Ikat is the most well-known print in India. It’s a resist dye technique used to pattern textiles. The word 'Ikat' comes from the Malaysian word 'mengikat,' or 'to tie,' because the loose threads are bind into bundles using grasses or wax-treated cotton to specify where the dye is able to set in and color the thread. The ancient art of Ikat dyeing and weaving was once used to signify wealth and prestige.

The technique which is known today as Ikat had its origins in various parts of the world such as South East Asia, Central Asia, South America, and West Africa. The process is so tedious and painstaking that Ikat has been entitling as ‘Poetry of the Loom’. There are three styles of Ikat, each categorized by how tough they are to weave.

In the easy method, the warp yarns are wrapped and dyed while the weft yarns are a solid colour. With this technique, the pattern becomes apparent on the loom before the weft yarns are even established. In the second variation, the weft yarn takes the pattern which only appears through the weaving process. The third one is double Ikat, where both warp and weft yarns are resist-dyed.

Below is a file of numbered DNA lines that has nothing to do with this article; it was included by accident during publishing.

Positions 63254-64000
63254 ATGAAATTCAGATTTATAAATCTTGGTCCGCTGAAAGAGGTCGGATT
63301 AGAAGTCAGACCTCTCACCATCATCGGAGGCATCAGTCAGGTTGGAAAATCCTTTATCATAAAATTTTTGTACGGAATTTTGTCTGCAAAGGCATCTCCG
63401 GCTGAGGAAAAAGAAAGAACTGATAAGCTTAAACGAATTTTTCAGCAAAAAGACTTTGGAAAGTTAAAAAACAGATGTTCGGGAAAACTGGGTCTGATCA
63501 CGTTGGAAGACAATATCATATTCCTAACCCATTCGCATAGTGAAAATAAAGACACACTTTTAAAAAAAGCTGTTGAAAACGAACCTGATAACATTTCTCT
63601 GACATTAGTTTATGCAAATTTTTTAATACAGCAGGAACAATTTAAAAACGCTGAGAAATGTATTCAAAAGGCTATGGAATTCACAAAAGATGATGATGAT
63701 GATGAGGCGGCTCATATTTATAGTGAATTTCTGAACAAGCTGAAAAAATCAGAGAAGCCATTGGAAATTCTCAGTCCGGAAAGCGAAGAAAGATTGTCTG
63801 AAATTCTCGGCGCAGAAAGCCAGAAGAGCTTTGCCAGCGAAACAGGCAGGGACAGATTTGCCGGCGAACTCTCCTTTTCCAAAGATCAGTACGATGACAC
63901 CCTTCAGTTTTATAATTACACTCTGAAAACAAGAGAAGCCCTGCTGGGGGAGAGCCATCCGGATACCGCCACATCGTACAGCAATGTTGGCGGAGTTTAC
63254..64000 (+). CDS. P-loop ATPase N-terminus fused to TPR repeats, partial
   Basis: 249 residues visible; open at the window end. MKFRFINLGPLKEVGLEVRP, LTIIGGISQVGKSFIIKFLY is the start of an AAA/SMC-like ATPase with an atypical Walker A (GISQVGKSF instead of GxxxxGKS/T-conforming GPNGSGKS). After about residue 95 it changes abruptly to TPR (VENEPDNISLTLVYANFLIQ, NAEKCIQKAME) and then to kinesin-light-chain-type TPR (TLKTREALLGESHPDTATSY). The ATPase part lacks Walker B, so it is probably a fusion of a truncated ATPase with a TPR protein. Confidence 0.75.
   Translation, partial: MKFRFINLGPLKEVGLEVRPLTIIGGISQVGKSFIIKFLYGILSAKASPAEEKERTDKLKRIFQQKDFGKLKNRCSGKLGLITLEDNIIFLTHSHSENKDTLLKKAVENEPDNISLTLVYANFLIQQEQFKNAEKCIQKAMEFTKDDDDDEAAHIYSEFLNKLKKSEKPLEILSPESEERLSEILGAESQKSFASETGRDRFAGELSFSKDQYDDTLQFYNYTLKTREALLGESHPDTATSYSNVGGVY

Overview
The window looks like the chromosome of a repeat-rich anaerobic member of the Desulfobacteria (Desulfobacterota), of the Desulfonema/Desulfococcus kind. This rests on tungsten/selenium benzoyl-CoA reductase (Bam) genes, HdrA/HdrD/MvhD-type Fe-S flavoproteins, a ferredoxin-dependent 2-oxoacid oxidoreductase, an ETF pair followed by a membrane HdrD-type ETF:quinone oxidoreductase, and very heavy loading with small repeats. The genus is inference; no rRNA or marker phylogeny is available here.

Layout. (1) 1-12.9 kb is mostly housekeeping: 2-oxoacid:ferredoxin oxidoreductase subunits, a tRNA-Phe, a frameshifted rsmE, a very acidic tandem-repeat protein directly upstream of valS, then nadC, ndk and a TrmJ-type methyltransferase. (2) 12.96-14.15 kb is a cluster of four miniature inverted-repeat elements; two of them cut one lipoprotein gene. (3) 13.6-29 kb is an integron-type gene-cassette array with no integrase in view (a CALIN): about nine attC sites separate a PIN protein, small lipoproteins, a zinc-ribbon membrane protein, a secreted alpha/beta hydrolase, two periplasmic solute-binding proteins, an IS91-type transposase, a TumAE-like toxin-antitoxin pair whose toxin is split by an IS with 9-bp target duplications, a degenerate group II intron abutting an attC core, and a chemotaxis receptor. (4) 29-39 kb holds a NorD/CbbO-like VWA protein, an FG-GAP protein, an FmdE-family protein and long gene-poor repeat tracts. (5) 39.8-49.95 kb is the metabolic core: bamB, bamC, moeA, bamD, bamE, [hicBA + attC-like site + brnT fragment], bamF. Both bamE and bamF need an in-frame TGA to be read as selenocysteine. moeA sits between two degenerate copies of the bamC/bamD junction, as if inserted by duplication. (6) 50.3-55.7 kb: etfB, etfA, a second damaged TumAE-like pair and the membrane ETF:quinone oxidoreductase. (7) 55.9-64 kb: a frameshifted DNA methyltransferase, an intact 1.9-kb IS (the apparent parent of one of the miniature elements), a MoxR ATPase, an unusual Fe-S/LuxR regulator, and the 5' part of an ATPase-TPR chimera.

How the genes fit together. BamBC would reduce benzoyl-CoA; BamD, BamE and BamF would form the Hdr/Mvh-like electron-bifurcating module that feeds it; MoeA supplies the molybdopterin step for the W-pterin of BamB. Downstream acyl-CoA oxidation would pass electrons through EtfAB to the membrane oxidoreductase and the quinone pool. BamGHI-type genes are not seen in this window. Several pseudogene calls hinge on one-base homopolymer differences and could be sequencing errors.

Although Ikat weaving is a composite technique, it is surprising how the technique is believed to have concurrently and independently developed in different parts of the world. Ikat was introduced to Europe at almost the same time by Dutch traders from South East Asia as the Spanish from South America, and explorers from the Silk Road. The most desire double Ikat woven fabrics come from Guatemala, India, Japan, and Indonesia

These days, Ikat has come to refer to the cloth and pattern also the process, but no matter how or where it was made, its simultaneously indigenous and global vibe continues to greatly motivate both fashion and interior designers alike.

Posted by : reshmy | 8 November, 2018